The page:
ISBN 101 for Authors

More often than not, the authors I work with have questions about the purpose, use and how to purchase an International Book Standard Number (ISBN). I’ve found that many authors confuse the ISBN with the Bookland EAN barcode that goes on the back cover of printed books, thinking they are the same thing. They are also confused about whether they need to buy their own ISBN or if they should just use the free ISBN that some print-on-demand companies offer. If you fall into any of the these categories of confusion, I’m here to help.

About the ISBN

The ISBN became an international standard in the 1970s to solve the issue of it being difficult to locate a particular book since titles and author names can overlap. It allows each version of a published book to have its own unique identifier making it easier to track. The information associated with your ISBN includes your title, author name / publisher name, price and more.

Who needs an ISBN?

If you plan to publish and sell your book through any retail channels, you will need an ISBN.

You don’t need an ISBN if you are planning to create the book for private use only. This could include:

  • Personal publications: ex) recipes, family history, photo book
  • Workbooks for seminars or presentations
  • Training manuals, handbooks or other material for internal use within a company
  • Books or materials that are only intended as incentives or for giveaways

However, if you plan to eventually publish it for commercial use, you’ll need an ISBN at that time.

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Copyright Page

There have been times where I’ve received a book to format and the author hasn’t included a copyright page. I always add in a very minimal one at that point, but it makes me wonder how many other authors just don’t include one.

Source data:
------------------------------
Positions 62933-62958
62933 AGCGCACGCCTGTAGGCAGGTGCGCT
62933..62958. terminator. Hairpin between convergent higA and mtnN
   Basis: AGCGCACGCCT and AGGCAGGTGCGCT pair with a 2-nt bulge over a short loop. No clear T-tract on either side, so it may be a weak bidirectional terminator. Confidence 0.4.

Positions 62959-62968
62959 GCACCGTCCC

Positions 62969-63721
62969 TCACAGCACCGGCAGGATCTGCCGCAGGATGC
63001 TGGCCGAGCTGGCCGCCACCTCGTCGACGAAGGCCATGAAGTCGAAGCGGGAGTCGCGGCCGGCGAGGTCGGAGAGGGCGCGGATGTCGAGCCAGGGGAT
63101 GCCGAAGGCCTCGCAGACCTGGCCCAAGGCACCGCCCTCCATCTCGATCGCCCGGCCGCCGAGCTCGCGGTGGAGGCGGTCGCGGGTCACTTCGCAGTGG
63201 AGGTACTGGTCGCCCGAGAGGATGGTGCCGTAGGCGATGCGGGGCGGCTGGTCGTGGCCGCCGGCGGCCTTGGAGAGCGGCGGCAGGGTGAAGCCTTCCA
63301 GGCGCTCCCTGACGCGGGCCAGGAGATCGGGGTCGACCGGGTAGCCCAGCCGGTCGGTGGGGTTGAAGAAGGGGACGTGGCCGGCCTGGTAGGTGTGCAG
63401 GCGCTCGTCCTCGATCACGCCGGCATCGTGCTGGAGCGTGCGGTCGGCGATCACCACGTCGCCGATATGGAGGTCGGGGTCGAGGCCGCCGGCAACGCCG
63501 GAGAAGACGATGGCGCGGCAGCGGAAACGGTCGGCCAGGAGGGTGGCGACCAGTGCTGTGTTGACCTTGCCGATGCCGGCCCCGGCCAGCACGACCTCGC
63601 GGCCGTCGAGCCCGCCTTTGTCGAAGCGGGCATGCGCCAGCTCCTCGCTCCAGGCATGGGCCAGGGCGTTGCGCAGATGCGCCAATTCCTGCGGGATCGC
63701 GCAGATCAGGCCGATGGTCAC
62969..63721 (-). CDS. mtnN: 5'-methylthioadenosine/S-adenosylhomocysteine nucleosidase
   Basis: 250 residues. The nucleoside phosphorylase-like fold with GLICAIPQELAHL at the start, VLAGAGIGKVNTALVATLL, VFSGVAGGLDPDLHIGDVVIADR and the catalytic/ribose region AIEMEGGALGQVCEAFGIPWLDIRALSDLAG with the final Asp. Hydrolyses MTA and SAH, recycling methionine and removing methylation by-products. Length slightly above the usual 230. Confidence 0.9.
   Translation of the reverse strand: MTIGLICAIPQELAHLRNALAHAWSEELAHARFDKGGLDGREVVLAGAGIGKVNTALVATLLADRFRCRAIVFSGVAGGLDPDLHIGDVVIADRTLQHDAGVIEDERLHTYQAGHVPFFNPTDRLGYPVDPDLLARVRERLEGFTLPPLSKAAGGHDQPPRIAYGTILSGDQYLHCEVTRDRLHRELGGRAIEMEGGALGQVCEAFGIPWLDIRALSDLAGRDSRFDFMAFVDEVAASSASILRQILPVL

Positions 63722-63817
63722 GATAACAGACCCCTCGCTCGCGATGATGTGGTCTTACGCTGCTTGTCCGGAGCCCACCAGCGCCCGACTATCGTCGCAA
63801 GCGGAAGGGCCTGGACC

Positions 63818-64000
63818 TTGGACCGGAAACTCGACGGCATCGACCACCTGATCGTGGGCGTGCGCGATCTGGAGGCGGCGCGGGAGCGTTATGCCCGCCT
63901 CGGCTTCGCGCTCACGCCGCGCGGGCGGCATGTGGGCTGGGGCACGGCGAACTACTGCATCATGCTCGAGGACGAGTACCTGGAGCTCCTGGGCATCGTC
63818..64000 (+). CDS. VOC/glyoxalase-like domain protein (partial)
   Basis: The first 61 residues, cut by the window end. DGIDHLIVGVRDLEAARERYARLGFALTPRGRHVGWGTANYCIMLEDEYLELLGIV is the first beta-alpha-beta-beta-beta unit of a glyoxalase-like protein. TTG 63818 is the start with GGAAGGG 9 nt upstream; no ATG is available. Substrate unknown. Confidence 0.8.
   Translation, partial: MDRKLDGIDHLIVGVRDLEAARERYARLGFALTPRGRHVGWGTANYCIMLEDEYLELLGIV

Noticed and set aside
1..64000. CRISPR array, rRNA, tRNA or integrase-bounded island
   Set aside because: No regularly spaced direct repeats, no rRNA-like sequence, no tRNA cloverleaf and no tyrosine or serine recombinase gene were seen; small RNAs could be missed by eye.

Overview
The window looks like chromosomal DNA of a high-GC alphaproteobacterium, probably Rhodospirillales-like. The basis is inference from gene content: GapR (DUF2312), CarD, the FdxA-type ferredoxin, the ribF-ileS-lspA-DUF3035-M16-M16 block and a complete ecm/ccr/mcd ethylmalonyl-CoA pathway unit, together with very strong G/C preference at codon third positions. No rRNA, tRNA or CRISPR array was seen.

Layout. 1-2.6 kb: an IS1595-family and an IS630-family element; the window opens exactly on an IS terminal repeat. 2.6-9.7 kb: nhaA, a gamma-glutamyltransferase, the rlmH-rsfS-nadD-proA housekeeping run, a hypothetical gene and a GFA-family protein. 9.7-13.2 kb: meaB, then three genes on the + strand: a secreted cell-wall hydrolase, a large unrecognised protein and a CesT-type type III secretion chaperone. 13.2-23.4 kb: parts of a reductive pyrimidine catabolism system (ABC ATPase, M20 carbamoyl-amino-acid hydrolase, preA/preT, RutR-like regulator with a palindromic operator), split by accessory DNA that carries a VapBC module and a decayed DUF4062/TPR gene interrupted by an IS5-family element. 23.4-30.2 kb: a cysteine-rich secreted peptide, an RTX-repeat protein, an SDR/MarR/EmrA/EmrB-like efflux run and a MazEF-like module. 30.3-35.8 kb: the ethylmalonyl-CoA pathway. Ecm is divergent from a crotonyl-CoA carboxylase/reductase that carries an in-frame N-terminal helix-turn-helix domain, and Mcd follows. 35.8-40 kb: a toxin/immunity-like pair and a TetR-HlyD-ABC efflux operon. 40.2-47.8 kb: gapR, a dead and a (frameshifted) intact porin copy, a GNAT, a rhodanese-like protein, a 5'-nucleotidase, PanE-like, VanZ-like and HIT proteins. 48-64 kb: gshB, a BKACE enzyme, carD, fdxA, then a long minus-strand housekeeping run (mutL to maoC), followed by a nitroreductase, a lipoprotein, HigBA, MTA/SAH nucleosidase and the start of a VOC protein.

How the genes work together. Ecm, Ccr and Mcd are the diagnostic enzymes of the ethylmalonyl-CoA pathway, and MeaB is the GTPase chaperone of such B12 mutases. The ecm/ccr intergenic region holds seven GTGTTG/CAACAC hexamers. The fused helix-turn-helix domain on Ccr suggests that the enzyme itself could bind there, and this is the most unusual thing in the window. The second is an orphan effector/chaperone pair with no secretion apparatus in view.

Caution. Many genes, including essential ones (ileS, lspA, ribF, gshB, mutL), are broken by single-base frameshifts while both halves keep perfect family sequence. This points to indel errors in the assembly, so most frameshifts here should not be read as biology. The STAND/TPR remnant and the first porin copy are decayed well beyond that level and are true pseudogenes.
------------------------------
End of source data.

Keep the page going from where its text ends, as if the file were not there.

Elements of a copyright page for U.S. authors

There are only two elements that are required for a copyright page.

  1. The copyright statement.
    Copyright © 2015 by (Author Name)
  2. All rights reserved.  Which it can be as simple as just that statement. However there is additional information that can be added like the example below.

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E-Book vs Paperback Formatting: The Major Differences

E-readers and e-books, without a doubt, are a game changer. Not only did it open up new opportunities for aspiring authors, but it opened up new opportunities for readers as well. People can purchase an e-book online and it is in their hands instantly on their Kindle, Nook, iPad, or any other device that can serve as an e-reader. People have the opportunity to read more because it’s quicker, easier and there are so many authors to choose from now.

When readers were polled in 2013 via Maria Force, 77 percent of readers preferred e-books over the 52 percent who preferred paperbacks. Therefore, a majority of sales are e-books and people are excepting professionally formatted e-books. They don’t want something that takes thought to read, they just want to read it naturally.  The best formatting job, is one that isn’t noticed. You will get bad reviews if your formatting is not up to their standards, because even in this short time, readers have developed higher standards. And they should have because reading a book is about enjoying the story, not struggling to find where the next line starts.

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